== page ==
Salem, Massachusetts is Still Making History
March 7, 2014 by Guest contributor
Post submitted by Kristian Hoysradt, Political Co-Chair for the Human Rights Campaign Boston Steering Committee.
Photo: Mayor Kim Driscoll signs non-discrimination ordinance (photo credit: Social Palates)
Last week, one of the nation’s oldest communities, best known for a tragic episode of discrimination and persecution with the witch trials of 1692, took the historic step of establishing a transgender-inclusive non-discrimination ordinance.
On March 3rd, the City of Salem, Massachusetts became the fifth community in the Commonwealth and the first on the North Shore of Boston to extend protections against discrimination on the basis of gender identity or expression in the matter of public accommodations. The eleven-member Salem City Council voted unanimously to approve the ordinance submitted by Mayor Kimberley Driscoll, a straight ally, who in turn proudly signed the new law during a ceremony at Salem City Hall – the nation’s second oldest functioning City Hall.
“Salem is a City that welcomes all people who visit, live and work in our community – no matter who they are, where they are from, or who they are perceived to be,” said Mayor Driscoll. “There are no second-class citizens in Salem. We not only embrace diversity, we champion it.”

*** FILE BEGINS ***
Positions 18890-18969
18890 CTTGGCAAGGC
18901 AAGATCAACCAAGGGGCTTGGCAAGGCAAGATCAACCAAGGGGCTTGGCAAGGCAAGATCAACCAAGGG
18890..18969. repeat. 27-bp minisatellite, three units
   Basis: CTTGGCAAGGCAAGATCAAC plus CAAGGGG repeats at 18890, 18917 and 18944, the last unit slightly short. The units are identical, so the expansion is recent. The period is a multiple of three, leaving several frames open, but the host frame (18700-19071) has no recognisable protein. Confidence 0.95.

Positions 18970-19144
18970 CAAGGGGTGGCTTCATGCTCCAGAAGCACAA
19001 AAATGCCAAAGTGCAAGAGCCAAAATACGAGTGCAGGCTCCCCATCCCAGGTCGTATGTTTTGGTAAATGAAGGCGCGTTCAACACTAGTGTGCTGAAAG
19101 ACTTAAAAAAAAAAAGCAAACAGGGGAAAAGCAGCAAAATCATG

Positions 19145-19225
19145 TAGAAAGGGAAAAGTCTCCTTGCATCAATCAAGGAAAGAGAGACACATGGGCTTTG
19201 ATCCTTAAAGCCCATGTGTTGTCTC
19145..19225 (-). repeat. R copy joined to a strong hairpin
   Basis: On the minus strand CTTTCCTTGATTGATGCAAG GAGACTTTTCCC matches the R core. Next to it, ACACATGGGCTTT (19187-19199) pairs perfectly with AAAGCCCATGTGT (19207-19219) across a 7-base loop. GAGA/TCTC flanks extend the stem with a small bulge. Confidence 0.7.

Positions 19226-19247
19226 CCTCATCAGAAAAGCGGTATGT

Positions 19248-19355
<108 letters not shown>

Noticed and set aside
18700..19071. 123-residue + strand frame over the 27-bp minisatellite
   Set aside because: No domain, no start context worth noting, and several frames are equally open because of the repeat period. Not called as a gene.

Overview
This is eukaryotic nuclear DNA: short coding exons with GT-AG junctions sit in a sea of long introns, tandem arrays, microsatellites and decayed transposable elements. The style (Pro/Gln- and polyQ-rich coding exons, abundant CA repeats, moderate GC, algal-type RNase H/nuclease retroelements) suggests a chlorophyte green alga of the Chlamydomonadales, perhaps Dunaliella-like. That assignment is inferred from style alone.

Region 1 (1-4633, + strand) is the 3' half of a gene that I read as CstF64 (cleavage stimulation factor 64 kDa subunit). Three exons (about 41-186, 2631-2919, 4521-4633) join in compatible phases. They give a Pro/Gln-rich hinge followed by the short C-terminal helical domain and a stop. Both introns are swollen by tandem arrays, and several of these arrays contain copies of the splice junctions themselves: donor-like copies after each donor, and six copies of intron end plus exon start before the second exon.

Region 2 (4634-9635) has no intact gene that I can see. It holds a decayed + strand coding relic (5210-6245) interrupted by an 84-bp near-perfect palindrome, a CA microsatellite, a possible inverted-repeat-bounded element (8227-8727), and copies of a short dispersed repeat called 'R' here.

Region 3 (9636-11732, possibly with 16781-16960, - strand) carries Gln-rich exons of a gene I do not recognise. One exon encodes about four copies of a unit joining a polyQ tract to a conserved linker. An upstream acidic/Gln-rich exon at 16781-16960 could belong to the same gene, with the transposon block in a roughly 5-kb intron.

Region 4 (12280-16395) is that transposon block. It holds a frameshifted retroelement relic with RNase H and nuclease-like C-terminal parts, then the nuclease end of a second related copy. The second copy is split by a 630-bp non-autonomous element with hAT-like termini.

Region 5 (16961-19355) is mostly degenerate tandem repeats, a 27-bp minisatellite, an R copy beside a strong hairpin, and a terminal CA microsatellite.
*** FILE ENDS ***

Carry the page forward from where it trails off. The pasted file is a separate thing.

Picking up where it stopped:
In addition to volunteering as the Political Co-Chair for the Human Rights Campaign Boston Steering Committee, I serve as Mayor Driscoll’s Director of Constituent Services and Special Projects in Salem. I also fulfill the role of Mayor’s liaison to the LGBT community and the Salem No Place for Hate Committee (NPFH) – our City’s diversity committee.
As a member of NPFH, I brought HRC’s Municipal Equality Index to the Committee’s attention last spring so we could examine Salem’s LGBT-friendly policies and practices according to the MEI criteria. We approached Mayor Driscoll and she gave the go-ahead for NPFH to perform an initial MEI assessment, during which we found that Salem could improve in several areas.
Since then, the Mayor has designated official LGBT Community Liaisons in both the Mayor’s Office and Police Department. Additionally, the MEI is what led NPFH to recommend Mayor Driscoll’s introduction of the non-discrimination ordinance.
During the Salem City Council committee hearing, NPFH rallied dozens of community leaders, organizations and residents to testify in support of the ordinance. From for-profits to non-profits, public commissions to private groups, state legislators to everyday residents, community support spanned races, faiths, and generations. The Council’s newly elected LGBT member, David Eppley, spoke in strong support right alongside the Council’s most senior member, Joseph O’Keefe Sr., who just happens to be an 81-year old Republican and proud supporter of the LGBT community.
“The fact that I played a very small part in Salem’s long and storied past by making our City a more inclusive and welcoming place for all, truly gives me chills,” said Councillor Eppley. “322 years after the Salem witch trials, we have thankfully moved beyond the hysteria and embraced individuals from all walks of life.”
July 30, 2014